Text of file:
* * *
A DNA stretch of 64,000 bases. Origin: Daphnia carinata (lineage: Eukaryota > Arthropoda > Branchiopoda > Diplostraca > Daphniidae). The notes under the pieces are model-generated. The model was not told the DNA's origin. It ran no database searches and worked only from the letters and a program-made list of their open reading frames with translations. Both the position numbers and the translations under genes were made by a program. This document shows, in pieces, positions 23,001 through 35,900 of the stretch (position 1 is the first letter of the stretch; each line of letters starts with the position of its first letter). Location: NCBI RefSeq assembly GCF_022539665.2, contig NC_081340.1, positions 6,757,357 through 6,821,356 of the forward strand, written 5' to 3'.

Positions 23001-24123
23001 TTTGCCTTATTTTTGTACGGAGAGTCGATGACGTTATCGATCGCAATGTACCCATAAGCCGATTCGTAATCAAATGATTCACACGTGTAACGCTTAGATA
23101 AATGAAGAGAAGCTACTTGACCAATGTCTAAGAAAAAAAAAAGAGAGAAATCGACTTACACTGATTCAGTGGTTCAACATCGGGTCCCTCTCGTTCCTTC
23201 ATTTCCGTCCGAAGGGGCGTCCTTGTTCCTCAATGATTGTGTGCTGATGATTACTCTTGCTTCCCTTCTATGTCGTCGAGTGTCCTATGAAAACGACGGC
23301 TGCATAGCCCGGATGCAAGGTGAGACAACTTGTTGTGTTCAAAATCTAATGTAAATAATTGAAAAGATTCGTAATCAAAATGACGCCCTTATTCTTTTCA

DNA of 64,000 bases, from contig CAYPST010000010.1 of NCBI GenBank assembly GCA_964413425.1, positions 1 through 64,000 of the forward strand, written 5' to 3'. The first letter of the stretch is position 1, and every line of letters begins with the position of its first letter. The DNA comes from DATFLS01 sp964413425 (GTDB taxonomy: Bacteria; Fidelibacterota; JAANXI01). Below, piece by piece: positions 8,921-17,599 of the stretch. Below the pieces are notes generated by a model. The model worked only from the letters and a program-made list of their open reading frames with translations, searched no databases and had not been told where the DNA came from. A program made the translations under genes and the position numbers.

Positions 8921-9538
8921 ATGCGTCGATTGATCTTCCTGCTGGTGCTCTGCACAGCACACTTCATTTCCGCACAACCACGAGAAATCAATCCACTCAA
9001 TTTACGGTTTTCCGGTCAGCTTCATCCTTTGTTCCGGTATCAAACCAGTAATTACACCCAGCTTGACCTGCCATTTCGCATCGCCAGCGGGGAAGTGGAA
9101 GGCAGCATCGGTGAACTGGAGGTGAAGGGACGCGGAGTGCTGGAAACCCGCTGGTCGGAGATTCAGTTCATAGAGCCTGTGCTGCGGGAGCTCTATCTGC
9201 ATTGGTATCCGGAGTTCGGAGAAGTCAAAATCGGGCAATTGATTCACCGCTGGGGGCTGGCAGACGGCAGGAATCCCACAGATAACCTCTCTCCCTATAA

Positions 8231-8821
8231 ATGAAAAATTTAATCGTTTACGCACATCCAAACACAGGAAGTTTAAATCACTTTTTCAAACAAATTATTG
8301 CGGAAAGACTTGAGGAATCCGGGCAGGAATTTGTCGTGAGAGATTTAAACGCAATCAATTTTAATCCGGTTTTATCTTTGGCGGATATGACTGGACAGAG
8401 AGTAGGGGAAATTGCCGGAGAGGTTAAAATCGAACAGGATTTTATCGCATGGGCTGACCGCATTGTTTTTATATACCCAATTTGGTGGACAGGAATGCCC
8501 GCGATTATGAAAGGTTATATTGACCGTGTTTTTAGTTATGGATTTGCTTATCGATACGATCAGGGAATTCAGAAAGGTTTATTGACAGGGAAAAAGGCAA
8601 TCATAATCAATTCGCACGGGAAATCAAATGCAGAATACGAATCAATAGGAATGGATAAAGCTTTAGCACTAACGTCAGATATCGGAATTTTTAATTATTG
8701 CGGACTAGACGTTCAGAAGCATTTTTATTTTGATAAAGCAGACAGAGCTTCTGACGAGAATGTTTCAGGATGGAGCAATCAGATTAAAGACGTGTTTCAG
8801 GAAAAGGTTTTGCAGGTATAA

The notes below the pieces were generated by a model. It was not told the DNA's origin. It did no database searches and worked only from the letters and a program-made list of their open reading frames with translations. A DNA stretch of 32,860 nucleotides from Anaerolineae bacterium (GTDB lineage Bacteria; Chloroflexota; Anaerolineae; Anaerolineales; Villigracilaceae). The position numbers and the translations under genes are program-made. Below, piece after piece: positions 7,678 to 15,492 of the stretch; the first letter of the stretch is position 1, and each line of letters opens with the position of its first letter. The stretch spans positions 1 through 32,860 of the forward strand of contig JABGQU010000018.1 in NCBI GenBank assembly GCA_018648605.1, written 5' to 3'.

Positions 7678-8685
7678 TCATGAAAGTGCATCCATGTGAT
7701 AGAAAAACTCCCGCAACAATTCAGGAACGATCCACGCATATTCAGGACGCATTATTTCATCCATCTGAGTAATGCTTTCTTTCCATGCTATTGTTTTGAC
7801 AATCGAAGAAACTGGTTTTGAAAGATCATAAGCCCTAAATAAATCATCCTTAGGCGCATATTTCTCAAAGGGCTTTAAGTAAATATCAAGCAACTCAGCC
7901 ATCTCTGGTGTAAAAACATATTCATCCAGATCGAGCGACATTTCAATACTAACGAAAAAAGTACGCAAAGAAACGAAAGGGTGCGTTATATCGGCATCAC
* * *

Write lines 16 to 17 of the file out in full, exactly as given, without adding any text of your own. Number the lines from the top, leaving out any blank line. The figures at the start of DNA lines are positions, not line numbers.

8401 AGTAGGGGAAATTGCCGGAGAGGTTAAAATCGAACAGGATTTTATCGCATGGGCTGACCGCATTGTTTTTATATACCCAATTTGGTGGACAGGAATGCCC
8501 GCGATTATGAAAGGTTATATTGACCGTGTTTTTAGTTATGGATTTGCTTATCGATACGATCAGGGAATTCAGAAAGGTTTATTGACAGGGAAAAAGGCAA